James: Suppose she made the marks herself. Why would she do that?

Keats: Well, if she did it to herself, I believe that it was because someone else suggested that she do it to herself.

James: Why do you say that?

Keats: It’s the phrasing. If she decided, on her own, to cut herself, she would write something like: “Kayla will burn in hell” or “I will burn in hell.” She chose to write: “the Ludarac’s will burn in hell.” She included her whole family along with herself. These marks aren’t inspired by feelings of self-loathing or low self-esteem. I firmly believe the words came from an outside source that hates all of the members of the Ludarac family, or from a member of the family itself who suggested those specific words to her in some way.

Harker: Objection. This is pure speculation.

J: Overruled

James: In your professional opinion, was Cooper Ludarac the victim of child abuse?

Keats: I believe so, yes.

James: Why?

Keats: Well, Cooper wasn’t the victim of physical abuse as Kayla may have been. Cooper was lied to extensively. The damage is mental and could be ongoing.

James: Can you elaborate?

Keats: During the interviews, it became clear that Cooper was under the distinct impression that his sister, Lucy, is still alive and that this impression was clearly imprinted in his brain by his parents. They told Cooper that Lucy was sleeping underground, and that they had woken her up and she was as fine as she ever was.

Harker: Objection, Your Honor. This is hearsay.

J: Mr. Harker, in this jurisdiction, statements made by a child of Cooper’s age during therapy are admissible. I’ve told you this before. The objection is overruled. The jury is reminded that Dr. Keats is testifying only to Cooper Ludarac’s statements, not necessarily the objective truth of events. You may continue, Ms. James.

James: Parents explain death to their children in strange ways sometimes. How is what Dana and Jonathan told Cooper different?

Keats: Well, based on Cooper’s statements during my interviews, Jonathan and Dana Ludarac retrieved Lucy’s corpse at some point in an attempt to convince Cooper that Lucy was still alive. Again, based on what Cooper said and some evidence retrieved during an exhumation by the County Sheriff’s Office, it sounds as though Jonathan and Dana actually possessed Lucy’s embalmed corpse in their home at one point and attempted what may have been a marionette or, I don’t know, weekend-at-Bernie’s-type-situation. My point is that they went remarkably far to lie to their son, and he is currently under the impression that his sister is still alive and walking around somewhere. That kind of belief will do incredible damage when he does eventually realize that Lucy is really dead. At that point, he will experience her death emotionally, and, additionally, it will be coupled with the shattering of the ideal of life after death. In addition to that, he will know that his parents deceived him, which can be equally damaging.

James: What exactly are you basing this marionette theory on?

Keats: Like I said, Cooper is definitely under the impression that his sister is alive. When I asked him about Lucy, he referred to her in the present tense and said that she still comes by their house sometimes, but not always. He claimed to have seen her in person. On a long shot, the County Sheriff’s Office exhumed her grave. The corpse was not in it. It would appear that Cooper really did see Lucy, but only in some artificially animated context. Basically what I’m saying is that Cooper believes his sister was resurrected. Since that can’t be the case, his parents are almost certainly responsible for implanting the idea. I was not able to determine the exact nature of how they did this though. My theory is based on what Cooper told me.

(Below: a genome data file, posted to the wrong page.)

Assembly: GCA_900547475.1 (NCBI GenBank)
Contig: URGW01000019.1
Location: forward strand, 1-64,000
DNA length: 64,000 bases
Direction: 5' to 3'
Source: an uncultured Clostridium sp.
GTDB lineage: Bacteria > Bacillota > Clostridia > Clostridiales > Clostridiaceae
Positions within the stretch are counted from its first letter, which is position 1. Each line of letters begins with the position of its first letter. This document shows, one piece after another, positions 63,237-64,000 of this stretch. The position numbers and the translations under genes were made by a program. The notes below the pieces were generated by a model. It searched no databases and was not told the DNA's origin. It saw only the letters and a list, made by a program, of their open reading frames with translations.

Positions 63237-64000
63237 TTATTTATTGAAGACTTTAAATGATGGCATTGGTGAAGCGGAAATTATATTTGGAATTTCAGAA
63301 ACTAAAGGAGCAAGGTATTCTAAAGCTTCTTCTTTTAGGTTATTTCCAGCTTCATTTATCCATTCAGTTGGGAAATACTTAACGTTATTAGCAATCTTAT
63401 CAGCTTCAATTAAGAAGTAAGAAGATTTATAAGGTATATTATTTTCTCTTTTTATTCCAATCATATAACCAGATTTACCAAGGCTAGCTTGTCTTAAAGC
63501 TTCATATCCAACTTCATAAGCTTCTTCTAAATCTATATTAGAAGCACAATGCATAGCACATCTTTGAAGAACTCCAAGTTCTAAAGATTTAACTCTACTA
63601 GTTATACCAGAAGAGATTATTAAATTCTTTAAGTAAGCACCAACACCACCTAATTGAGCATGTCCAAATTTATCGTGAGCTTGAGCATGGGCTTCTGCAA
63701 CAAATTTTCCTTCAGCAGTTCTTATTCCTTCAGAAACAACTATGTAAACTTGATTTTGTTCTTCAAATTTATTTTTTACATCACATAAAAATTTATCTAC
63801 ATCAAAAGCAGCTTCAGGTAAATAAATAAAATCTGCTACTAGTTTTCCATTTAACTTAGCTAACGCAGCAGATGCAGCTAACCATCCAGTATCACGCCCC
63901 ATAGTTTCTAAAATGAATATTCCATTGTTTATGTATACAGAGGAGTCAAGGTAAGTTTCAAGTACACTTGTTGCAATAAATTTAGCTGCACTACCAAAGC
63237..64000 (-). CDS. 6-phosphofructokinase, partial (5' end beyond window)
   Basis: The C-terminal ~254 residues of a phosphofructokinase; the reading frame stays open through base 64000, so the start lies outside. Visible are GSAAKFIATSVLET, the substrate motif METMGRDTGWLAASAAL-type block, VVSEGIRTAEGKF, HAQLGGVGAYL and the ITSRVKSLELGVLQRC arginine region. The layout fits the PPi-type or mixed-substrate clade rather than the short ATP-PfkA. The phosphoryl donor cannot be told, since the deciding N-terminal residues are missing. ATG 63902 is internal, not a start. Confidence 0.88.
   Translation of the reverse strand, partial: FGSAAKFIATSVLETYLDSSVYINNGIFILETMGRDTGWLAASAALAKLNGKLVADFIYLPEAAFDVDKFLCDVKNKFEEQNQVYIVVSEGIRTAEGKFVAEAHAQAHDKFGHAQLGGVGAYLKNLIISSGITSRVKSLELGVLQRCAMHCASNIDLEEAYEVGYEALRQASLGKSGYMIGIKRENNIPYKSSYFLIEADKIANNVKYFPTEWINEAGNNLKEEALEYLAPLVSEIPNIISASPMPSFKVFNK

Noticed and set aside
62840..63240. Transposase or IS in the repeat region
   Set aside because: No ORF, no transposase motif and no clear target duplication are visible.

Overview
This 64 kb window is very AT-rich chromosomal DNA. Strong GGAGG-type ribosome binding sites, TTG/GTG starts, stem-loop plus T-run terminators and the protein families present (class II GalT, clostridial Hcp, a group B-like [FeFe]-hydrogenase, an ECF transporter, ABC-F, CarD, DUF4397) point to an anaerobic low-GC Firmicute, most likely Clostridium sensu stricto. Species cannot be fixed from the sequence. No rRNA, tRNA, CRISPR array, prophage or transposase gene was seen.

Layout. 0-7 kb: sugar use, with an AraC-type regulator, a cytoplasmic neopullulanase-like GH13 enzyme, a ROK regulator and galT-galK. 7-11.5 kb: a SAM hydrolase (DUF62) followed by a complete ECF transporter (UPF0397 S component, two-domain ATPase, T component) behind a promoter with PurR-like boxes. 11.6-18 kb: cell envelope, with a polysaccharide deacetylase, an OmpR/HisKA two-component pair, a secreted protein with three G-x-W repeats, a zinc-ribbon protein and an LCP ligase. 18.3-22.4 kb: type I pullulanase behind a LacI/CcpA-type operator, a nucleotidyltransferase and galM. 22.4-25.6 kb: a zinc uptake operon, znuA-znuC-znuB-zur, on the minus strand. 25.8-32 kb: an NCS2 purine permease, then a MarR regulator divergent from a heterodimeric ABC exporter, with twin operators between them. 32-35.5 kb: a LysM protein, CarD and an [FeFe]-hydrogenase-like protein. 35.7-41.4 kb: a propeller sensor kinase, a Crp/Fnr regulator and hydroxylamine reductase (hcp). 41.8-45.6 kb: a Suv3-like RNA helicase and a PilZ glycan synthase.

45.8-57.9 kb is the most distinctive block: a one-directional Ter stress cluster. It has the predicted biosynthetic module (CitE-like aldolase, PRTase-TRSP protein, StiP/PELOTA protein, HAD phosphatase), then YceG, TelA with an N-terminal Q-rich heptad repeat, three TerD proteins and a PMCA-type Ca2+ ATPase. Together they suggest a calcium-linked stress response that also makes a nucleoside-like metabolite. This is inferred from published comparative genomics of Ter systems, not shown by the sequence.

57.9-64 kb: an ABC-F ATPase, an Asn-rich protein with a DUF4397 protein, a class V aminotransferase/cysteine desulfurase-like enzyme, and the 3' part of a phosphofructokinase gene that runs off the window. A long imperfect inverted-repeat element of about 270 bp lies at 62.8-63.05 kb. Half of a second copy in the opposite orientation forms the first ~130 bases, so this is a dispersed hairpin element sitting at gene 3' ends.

James: Thank you, Doctor. Nothing further, Your Honor.


Harker: Did Kayla Ludarac ever explicitly say that her father had harmed her?

Keats: Not specifically, no.

Harker: Just a no is fine. Did she give the impression that her father had suggested that she should cut herself?

Keats: Again, not specifically, no.

Harker: So, no. You mentioned that it could be any member of the family who did it or convinced her to do this. Could her mother have done it?

Keats: That’s possible.

Harker: How about Cooper.

Keats: I think that is far less likely, given his age, but also remotely possible, I suppose.

Harker: Does Kayla know her sister is dead?

Keats: Yes.

Harker: So, if they did at all, Dana and Jonathan lied only to the one child?

Keats: It would appear so.

Harker: Did Kayla mention anything about this, what did you call it—weekend-at-Bernie’s-type-situation?

Keats: She did not seem aware of it, no.

Harker: You would think she would notice if that kind of thing were going on around the house, wouldn’t you?

James: Objection.

J: Overruled.

Keats: Yes, it would be logical to assume she would notice.

Harker: How would you describe Cooper Ludarac?

Keats: Well, he’s only six and aside from the circumstances he has become involved in, I think he is actually fairly normal.

Harker: Is he smart?

Keats: Yes, I think so.

Harker: Is he creative?

Keats: Yes.

Harker: How about imaginative?

Keats: Yes, he’s very imaginative, but what he—

Harker: Is it possible that what he described to you, in reality, never really happened.

Keats: That is, I suppose, remotely possible, but —

Harker: So, just to be clear, everything you just told us could be just a wild theory presented by a very imaginative six-year-old.

James: Objection.

J: Overruled.

Keats: It could be, yes, but I think—

Harker: Nothing further, Your Honor.

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